The plight of the female founder

When I mentioned the title of this piece to a male counterpart, he thought my word ‘misery’ was a bit funny! But, on reflection it is rather appropriate, and I can certainly confirm for it.

Being a business woman can sometimes be dangerous (I once worked in the city😉); Very difficult and when you look at the information below, we find ourselves in a rather unfortunate situation in 2022.

History has blessed strong women business leaders; Madame Clickcoat took the reins of the View Clickcoat in 1805; My own grandmother Edith Bailes was an equal business partner with her husband; Dr. Prena Jones, who shows up in our ‘Queens of Biz’ video, talks about her mother, one of the first women to be admitted to medical school. These women were exceptions to the norm for their generation, true pioneers.

Yes, we have come a long way since the time of our forefathers, but we cannot rest on our laurels when there is so much more to go. Globally, women occupy about 31% of the top positions, a new high, but only 14 (3%) of the Fortune 500 companies and 8 (8%) of the FTSE 100 companies have a female CEO. Government and industry have stubbornly failed to realize the benefits of a more gender-equal economy, citing a potential period of more than a hundred years to achieve this goal – of course, we can all do better than that. Equality is not a women’s issue, it is a business issue.

A report by the Global Institute at McKinsey found that 20 12 trillion could be added to global GDP by 2025 by ‘simply’ advancing women’s equality.

Regardless of gender, all businesses require funding. And it is unfortunate that we find ourselves in a situation in 2022 where there is a very clear financing gap between male established and female established businesses.

The scarcity of venture capital that goes into women-owned businesses is pretty dire and it has to turn around. As of 2017, demographically, female founders have collected only 1.3% of all VC funds in Europe.

Reports show that women in the UK start with an average of 53% less capital than men and 40% of women entrepreneurs do not want a scale-up loan in the hope of rejection; So fewer women-led businesses are scaling up and reaching their potential.

Male entrepreneurs in the UK are 86% more likely to receive VC funding, which is surprising when you consider that it has been shown that women show higher returns. This situation is clearly not based on mathematics! Women’s abilities and track records are recognized; There are enough reports out there, yet we still don’t treat our male colleagues equally.

Women are filled with unconscious prejudices and stereotypes in education and society from an early age, so it is easy to blame the female mentality. How many times have I heard the excuse that ‘women don’t ask’ is what we actually do, it’s something we don’t always hear.

Yet in spite of all this, there are strong women entrepreneurs, doing business every day. In the midst of so many obstacles, what drives them away, what wakes them up in the morning. This is what interests me.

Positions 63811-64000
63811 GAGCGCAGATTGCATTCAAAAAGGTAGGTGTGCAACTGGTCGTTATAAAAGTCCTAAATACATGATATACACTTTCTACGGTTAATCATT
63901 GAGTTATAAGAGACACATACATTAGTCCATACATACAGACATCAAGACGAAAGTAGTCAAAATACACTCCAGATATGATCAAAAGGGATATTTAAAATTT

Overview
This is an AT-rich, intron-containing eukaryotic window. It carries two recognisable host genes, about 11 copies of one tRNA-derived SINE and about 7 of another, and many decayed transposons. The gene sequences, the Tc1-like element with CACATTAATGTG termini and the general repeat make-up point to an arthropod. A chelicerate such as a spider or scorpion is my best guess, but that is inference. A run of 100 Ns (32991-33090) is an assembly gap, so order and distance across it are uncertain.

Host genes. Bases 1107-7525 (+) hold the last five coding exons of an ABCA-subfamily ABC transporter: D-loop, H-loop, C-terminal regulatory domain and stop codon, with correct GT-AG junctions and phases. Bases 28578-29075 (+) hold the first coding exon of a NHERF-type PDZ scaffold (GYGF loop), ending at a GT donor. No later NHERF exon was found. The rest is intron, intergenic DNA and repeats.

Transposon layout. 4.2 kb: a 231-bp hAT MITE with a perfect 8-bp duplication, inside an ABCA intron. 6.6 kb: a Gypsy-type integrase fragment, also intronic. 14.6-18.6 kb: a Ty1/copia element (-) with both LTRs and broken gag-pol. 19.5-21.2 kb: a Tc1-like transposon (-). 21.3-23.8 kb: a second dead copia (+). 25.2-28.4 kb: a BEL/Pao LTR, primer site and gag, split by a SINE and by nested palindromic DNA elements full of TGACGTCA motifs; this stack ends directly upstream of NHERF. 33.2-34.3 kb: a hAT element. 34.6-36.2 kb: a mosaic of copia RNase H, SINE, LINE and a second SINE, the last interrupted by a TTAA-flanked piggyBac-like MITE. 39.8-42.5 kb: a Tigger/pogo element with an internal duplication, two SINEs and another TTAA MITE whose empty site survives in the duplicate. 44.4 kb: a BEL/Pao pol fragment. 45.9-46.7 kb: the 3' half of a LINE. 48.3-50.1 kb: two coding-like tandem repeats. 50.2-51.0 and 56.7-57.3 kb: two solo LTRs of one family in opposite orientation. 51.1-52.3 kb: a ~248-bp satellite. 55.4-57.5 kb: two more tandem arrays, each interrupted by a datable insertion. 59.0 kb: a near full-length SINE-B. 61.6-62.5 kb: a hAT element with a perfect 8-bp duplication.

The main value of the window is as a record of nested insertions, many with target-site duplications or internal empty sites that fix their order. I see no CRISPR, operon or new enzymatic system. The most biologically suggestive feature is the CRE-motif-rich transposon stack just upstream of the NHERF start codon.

It is a proven fact that role models are important for inspiring and giving us the confidence to jump that entrepreneur. Of course, there is no shortage of constantly promoted male business leaders – Bezos, Buffett, Gates and Mask to name a few, but what about their female opponents? There are those women business leaders – Sarah Blakely, who don’t have a pair of Spanx; Dennis Coates, Bet365; Ariana Huffington, Thrive Global; Charlotte Tilbury, Charlotte Tilbury Beauty; And one of my personal role models is Helen Swabi, CEO and founder of De Montfort Fine Art Group, a UK leader.

A recent survey found that 48 percent of women entrepreneurs cited a lack of mentors and advisors as a barrier to professional growth. A role model doesn’t have to be a global name, they just have to do what they say on the tin!

Only by sharing can we help and inspire those who stand by us today and who will follow us tomorrow. It is our job to empower each other by sharing knowledge and mentality.

I took some time to sit down with some of my fellow female founders to find out among other things that inspired them; Quickly immerse it in their minds. I captured it in a short video that I hope you enjoy while we celebrate International Women’s Day. And perhaps one of these fabulous women could be your role model and encourage you to take that leap or continue on your entrepreneurial path.

I would like to thank the House of St. Barnabas in Soho for allowing us to use their beautiful building for photography. HOSB One of the Soho-based charities that we, at King of Soho, actively support; Led by CEO Rosie Ferguson, its work, and in particular its Employment Academy, helps break the cycle of homelessness that unfortunately many face.

Alex Robson

Alex Robson is the co-founder of West End Drinks Ltd., and the owner of the brand and co-creator of Soho Jin King.

Leave a Reply

Your email address will not be published.